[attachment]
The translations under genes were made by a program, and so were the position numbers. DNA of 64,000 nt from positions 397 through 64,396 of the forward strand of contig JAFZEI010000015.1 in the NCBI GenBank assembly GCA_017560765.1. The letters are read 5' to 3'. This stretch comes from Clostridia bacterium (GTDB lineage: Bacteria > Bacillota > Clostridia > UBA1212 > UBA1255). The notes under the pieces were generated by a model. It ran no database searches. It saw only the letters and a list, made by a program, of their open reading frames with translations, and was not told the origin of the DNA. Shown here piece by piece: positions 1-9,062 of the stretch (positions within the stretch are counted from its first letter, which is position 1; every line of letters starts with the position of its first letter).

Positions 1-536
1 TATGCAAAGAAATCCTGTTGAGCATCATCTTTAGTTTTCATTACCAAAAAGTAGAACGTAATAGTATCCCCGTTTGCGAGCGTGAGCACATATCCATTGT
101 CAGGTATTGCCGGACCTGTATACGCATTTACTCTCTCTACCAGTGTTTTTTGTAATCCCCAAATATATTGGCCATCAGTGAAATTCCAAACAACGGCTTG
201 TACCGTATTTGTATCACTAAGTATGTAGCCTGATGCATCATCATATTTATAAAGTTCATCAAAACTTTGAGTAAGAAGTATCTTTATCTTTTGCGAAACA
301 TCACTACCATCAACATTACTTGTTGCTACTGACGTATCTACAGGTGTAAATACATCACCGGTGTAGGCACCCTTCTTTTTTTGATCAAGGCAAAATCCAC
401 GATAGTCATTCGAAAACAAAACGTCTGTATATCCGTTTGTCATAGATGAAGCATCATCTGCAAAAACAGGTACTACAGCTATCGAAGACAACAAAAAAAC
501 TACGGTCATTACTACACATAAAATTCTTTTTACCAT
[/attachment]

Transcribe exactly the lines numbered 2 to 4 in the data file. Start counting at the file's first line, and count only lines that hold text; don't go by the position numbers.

Positions 1-536
1 TATGCAAAGAAATCCTGTTGAGCATCATCTTTAGTTTTCATTACCAAAAAGTAGAACGTAATAGTATCCCCGTTTGCGAGCGTGAGCACATATCCATTGT
101 CAGGTATTGCCGGACCTGTATACGCATTTACTCTCTCTACCAGTGTTTTTTGTAATCCCCAAATATATTGGCCATCAGTGAAATTCCAAACAACGGCTTG